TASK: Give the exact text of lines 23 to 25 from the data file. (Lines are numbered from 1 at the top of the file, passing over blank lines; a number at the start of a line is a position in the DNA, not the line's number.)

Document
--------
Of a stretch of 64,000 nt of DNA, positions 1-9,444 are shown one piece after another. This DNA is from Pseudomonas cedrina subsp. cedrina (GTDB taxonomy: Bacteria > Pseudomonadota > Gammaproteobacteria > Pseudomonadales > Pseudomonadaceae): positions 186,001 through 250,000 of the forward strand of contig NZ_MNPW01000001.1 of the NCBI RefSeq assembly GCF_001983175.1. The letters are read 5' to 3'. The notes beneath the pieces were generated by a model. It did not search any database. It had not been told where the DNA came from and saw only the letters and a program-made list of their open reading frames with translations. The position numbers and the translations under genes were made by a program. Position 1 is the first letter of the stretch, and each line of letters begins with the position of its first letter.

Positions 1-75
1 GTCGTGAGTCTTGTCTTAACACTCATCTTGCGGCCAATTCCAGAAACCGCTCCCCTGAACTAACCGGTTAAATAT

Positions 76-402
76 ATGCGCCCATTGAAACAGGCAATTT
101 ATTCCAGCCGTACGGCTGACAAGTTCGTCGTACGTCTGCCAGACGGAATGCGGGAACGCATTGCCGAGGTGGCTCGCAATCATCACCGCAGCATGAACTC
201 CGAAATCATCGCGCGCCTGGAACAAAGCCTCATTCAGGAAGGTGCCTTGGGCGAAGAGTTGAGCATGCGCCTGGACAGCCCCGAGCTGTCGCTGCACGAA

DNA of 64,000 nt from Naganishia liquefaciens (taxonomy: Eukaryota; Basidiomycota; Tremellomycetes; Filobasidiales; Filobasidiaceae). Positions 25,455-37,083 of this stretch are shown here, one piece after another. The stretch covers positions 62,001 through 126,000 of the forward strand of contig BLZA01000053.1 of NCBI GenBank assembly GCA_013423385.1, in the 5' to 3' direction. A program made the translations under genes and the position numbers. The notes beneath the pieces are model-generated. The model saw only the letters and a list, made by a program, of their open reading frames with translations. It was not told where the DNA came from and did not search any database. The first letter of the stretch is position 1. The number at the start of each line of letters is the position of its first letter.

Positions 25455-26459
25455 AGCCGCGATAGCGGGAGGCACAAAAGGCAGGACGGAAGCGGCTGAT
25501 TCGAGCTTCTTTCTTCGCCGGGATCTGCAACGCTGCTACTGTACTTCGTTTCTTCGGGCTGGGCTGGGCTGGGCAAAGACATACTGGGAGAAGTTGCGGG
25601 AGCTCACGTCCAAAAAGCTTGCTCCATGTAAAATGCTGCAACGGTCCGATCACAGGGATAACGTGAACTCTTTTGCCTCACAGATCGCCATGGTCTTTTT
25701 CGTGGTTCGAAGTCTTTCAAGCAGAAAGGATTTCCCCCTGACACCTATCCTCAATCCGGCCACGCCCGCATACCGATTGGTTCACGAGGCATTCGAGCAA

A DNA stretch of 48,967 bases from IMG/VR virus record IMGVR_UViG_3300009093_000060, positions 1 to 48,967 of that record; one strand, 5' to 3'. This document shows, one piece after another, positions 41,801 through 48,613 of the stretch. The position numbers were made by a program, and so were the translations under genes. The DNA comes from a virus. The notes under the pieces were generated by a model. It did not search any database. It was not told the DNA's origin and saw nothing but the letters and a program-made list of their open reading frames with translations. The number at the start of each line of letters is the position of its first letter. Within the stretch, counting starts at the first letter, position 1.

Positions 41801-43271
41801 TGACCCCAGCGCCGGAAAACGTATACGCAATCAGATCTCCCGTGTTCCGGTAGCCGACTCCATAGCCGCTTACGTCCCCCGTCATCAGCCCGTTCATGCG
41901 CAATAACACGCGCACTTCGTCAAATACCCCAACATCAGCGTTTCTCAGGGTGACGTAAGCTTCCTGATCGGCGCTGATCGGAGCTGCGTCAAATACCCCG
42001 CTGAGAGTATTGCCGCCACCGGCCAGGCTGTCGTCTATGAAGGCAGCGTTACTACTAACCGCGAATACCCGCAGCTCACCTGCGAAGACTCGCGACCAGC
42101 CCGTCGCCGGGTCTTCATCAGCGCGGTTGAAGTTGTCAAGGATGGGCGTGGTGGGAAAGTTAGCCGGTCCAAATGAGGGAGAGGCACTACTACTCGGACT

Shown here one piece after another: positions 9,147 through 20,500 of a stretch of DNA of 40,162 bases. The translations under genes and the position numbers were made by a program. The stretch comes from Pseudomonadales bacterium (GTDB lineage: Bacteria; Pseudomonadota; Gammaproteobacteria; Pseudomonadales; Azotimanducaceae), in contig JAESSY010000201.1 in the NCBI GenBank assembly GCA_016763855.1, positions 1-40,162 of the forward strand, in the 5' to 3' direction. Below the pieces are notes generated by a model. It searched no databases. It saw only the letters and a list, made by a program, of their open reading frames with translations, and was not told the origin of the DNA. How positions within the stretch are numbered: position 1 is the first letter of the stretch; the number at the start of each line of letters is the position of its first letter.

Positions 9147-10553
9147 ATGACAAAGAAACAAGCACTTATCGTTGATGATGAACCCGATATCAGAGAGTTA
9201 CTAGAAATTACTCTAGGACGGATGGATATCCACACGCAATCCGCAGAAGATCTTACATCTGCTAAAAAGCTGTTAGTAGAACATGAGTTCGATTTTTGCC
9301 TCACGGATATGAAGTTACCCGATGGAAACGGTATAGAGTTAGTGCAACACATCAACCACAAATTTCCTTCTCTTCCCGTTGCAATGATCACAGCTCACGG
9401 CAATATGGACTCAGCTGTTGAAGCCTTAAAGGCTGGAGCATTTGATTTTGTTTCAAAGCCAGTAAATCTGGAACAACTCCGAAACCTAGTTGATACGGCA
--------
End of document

9201 CTAGAAATTACTCTAGGACGGATGGATATCCACACGCAATCCGCAGAAGATCTTACATCTGCTAAAAAGCTGTTAGTAGAACATGAGTTCGATTTTTGCC
9301 TCACGGATATGAAGTTACCCGATGGAAACGGTATAGAGTTAGTGCAACACATCAACCACAAATTTCCTTCTCTTCCCGTTGCAATGATCACAGCTCACGG
9401 CAATATGGACTCAGCTGTTGAAGCCTTAAAGGCTGGAGCATTTGATTTTGTTTCAAAGCCAGTAAATCTGGAACAACTCCGAAACCTAGTTGATACGGCA